Is it your company’s slow season? Are workers idly pushing brooms just because the production line is down for routine maintenance? Then it’s the perfect time for safety training.
Why, you may ask? Because:
- most safety training is required by OSHA anyway and must be completed at some point
- safety training leads to fewer injuries, which will save the company money, and
- safety training can’t really be considered downtime since it’s both a necessary and constructive activity.
OSHA’s thoughts on the value of training
“Education and training are important tools for informing workers and managers about workplace hazards and controls so they can work more safely and be more productive,” according to OSHA.
This provides workers, managers and supervisors with:
- a greater understanding of the safety and health program so that they can contribute to its continuing development and use
- knowledge and skills needed to do their work safely and avoid creating hazards that could place themselves or others at risk
- awareness and understanding of workplace hazards and how to identify, report and control them, and
- specialized training when their work involves unique hazards.
Importantly, OSHA points out that effective “training and education can be provided outside a formal classroom setting. Peer-to-peer training, on-the-job training, and worksite demonstrations can be effective in conveying safety concepts, ensuring understanding of hazards and their controls, and promoting good work practices.”
That means you wouldn’t even have to drag everyone into a conference room, unless you feel it’s necessary. Best of all, since it’s not busy it’ll make doing those worksite demonstrations and the peer-to-peer training much easier to do.
How does safety training save money?
You may be thinking, “OK, conducting safety training when business is slow sounds like it could be worthwhile. But how does it save the company money?”
The answer comes in the form of another question. Which one is better, paying a worker to:
- perform busy work that isn’t really productive, or
- learn skills that could prevent injuries and make them work more safely?
Obviously, busy work isn’t the correct answer. However, you’re still probably asking, “Where are the monetary savings?” The savings come from fewer injuries.
A 2022 report from the U.S. Bureau of Labor Statistics reveals that there were 2.6 million nonfatal workplace injuries and illnesses reported in 2021. That’s a lot of injuries and they cost employers money.
The National Safety Council reports that in 2020 worker injuries cost U.S. employers a total of $163.9 billion. In the same year, those injuries cost:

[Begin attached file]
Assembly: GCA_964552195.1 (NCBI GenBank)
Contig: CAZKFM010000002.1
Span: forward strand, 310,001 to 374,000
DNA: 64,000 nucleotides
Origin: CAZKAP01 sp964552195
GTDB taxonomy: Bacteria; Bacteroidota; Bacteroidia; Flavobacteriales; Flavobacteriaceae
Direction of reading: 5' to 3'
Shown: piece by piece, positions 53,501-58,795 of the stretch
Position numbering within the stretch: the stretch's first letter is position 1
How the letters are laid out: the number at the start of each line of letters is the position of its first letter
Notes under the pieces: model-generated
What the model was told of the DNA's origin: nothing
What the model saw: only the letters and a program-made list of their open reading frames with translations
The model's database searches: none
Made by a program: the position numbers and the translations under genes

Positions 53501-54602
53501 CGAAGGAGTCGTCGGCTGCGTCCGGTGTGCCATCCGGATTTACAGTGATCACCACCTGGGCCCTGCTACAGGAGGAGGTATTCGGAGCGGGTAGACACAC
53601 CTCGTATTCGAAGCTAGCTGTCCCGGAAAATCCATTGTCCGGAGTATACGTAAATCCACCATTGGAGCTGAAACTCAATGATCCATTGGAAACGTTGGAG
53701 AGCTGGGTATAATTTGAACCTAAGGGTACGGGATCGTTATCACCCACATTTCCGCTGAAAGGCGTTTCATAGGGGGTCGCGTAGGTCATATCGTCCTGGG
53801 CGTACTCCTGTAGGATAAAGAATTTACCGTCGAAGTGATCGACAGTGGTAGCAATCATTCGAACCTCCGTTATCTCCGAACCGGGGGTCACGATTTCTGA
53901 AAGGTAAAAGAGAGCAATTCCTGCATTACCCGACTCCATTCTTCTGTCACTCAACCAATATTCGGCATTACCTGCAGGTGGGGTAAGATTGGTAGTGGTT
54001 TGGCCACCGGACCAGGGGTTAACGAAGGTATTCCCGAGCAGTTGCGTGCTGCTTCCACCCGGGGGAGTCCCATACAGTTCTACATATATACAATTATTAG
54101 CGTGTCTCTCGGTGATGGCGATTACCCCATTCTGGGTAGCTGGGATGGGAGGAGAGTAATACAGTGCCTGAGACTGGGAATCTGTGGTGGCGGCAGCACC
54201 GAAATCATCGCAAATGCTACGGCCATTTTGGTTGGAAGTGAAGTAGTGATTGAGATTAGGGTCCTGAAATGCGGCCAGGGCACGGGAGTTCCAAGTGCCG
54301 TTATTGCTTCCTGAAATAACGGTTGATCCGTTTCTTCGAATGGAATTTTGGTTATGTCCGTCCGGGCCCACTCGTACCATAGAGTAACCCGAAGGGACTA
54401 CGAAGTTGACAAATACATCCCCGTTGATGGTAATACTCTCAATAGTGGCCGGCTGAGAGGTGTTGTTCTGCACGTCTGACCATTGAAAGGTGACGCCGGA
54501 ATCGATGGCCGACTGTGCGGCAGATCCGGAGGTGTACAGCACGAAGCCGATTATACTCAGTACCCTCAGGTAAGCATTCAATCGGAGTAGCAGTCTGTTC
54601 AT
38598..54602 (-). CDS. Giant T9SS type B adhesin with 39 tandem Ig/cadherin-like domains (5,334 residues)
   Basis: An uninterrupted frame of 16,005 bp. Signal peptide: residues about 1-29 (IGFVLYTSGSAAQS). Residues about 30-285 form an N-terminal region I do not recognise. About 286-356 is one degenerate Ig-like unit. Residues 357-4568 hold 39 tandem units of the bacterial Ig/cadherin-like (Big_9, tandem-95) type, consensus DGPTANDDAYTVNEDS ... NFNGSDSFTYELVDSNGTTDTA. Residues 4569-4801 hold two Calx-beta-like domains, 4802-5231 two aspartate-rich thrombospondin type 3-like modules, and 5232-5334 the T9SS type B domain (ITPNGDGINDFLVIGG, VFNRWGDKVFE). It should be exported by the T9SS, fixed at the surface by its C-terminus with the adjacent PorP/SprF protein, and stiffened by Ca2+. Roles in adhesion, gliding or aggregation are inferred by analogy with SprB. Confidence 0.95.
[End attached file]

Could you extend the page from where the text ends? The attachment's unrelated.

- $1,100 per injured worker
- $44,000 per medically consulted injury, and
- $1.3 million per work-related fatality.
The average workers’ compensation claim for the same period was $41,353.
Bottom line: Safety training leads to fewer injuries which lead to cost savings.
Benefits of hands-on, scenario-based training
When business is at its slowest, it’s the best time for some hands-on, scenario-based training. The opportunity to conduct safety training “in the field” is incredibly valuable. The reason is because it makes it much easier for workers to see how the training directly applies to them.
For example, the National Transportation Safety Board (NTSB) pointed to that exact kind of training as the reason why a ship and its crew survived an engine fire at sea.
An NTSB investigation revealed that the crew’s successful efforts to stop the fire from spreading throughout the vessel was because of regular scenario-based training.
Crew members fought the fire using fire hoses and a fixed water mist system before using the engine room’s fixed carbon dioxide fire extinguishing system, which eventually put the fire out.
Investigators determined that the crew effectively contained the spread of the engine room fire by removing fuel and oxygen sources, cooling boundaries and communicating effectively.
There were no injuries among the 22 crew members onboard the vessel. Damage was estimated at $8.22 million, but that figure would’ve been much higher had the vessel been a complete loss.
The NTSB said the crew’s efforts showed the importance of realistic scenario-based training, which in this case involved complex tasks such as shutting down machinery and boundary monitoring, to quickly contain and suppress engine room fires.
While this example involves a maritime incident, the value of realistic scenario-based training – including hands-on use of PPE and other equipment – can be applied to safety training in any industry.
Classroom training is also valuable, but nothing helps a worker retain knowledge like being able to apply the training in the same space they work in every day.